Women’s protests in Afghanistan: women at the negotiating table

Negotiations with the Taliban? Only if women are involved and their rights are protected. We owe that to the courageous demonstrators.

Afghan women protest for their rights in Kabul Photo: Reuters

The courage of women is breathtaking. A good two dozen of them demonstrated for their rights in the Afghan capital Kabul on Friday and Saturday. On papers that they were holding in their hands, it read “We are not the women of 20 years ago” or “Equality – justice – democracy!”. Videos can be seen of the women being surrounded by 50 or more Taliban and threatening them. Local journalists shared the video of a woman with blood running from her head.

During the previous Taliban government from 1996 to 2001, women were only allowed to leave the house wearing a burqa and accompanied by a male family member. They were not allowed to speak loudly or laugh in public, not to go to school, and certainly not to work. Now the Taliban have promised a more moderate course. But the chances are slim that much will remain of the women’s rights that have been fought for and practiced over the past 20 years.

It is therefore imperative that women’s rights are made a basic requirement for negotiations with the Taliban. First, this means that these negotiations must not be between men. The Taliban have to accept from the outset what equal rights mean: women sit at the negotiating table.

In addition, women’s rights activists and their relatives must be classified as particularly vulnerable. Those who have exposed themselves and, for example, as lawyers, have put sex offenders behind bars or helped women with divorces are now extremely at risk. They need safe ways to get out of the country and admission programs to live safely elsewhere.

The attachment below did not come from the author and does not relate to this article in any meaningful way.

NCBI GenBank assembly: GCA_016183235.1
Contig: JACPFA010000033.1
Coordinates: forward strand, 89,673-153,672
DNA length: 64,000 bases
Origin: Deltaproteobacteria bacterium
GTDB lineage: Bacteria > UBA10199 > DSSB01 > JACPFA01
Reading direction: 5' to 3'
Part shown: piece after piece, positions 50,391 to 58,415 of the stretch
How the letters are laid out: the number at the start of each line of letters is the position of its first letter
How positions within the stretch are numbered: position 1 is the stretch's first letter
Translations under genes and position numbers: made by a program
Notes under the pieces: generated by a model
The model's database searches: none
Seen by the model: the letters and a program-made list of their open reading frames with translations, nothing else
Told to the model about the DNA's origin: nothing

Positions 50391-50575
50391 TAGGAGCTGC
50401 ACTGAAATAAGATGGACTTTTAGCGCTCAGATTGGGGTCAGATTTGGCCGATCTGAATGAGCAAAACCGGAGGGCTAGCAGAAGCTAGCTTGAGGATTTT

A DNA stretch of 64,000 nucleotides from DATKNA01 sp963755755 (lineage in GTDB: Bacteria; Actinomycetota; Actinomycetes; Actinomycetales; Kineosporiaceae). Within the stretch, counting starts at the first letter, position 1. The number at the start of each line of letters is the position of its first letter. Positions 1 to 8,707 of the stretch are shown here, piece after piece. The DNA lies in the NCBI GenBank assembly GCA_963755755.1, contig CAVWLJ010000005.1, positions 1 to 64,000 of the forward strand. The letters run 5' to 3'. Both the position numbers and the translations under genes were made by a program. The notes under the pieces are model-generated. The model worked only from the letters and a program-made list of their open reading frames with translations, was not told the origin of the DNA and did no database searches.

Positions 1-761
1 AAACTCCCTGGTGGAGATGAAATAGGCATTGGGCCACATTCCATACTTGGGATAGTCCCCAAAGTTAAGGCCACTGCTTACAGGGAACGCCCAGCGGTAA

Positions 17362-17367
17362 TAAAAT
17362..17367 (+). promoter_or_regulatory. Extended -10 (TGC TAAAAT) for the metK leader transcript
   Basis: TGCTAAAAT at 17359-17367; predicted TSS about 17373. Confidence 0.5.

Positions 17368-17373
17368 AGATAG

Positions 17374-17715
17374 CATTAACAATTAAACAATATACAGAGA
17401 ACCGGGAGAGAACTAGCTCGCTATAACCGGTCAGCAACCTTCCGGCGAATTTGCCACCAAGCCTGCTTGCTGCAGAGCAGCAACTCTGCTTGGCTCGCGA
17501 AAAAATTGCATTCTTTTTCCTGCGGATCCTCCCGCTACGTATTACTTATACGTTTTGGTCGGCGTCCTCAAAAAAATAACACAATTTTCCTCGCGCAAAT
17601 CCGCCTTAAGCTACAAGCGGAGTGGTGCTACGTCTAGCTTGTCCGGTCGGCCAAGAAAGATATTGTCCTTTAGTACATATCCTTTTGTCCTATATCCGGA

And finally, basic and human rights must apply to Afghan women. Girls must go to school and be able to express their opinions, women must be able to work, also and especially in political offices, as the demonstrators demanded. Whether and to what extent the Taliban would keep possible promises remains to be seen only in the long term.

But they are already demanding financial support, humanitarian aid and “official diplomatic relations” from and with Germany, for example. In the short term, the German and international condition for even speaking to the Taliban must be unrestricted equal rights for women.

Foreign Minister Heiko Maas (SPD), who is committed to women’s rights and who campaigned for the implementation of the UN Security Council’s “Women, Peace, Security” agenda, now has the opportunity to show how serious he is about it. “If you take away women’s dignity, it’s not just a question of justice. If women are deprived of their dignity, future prospects for entire generations are extinguished, ”he said in June of this year.

Talks with the Taliban are already underway. It is now up to Maas to stand up for the security and rights of women as well as for those of German citizens and local staff.



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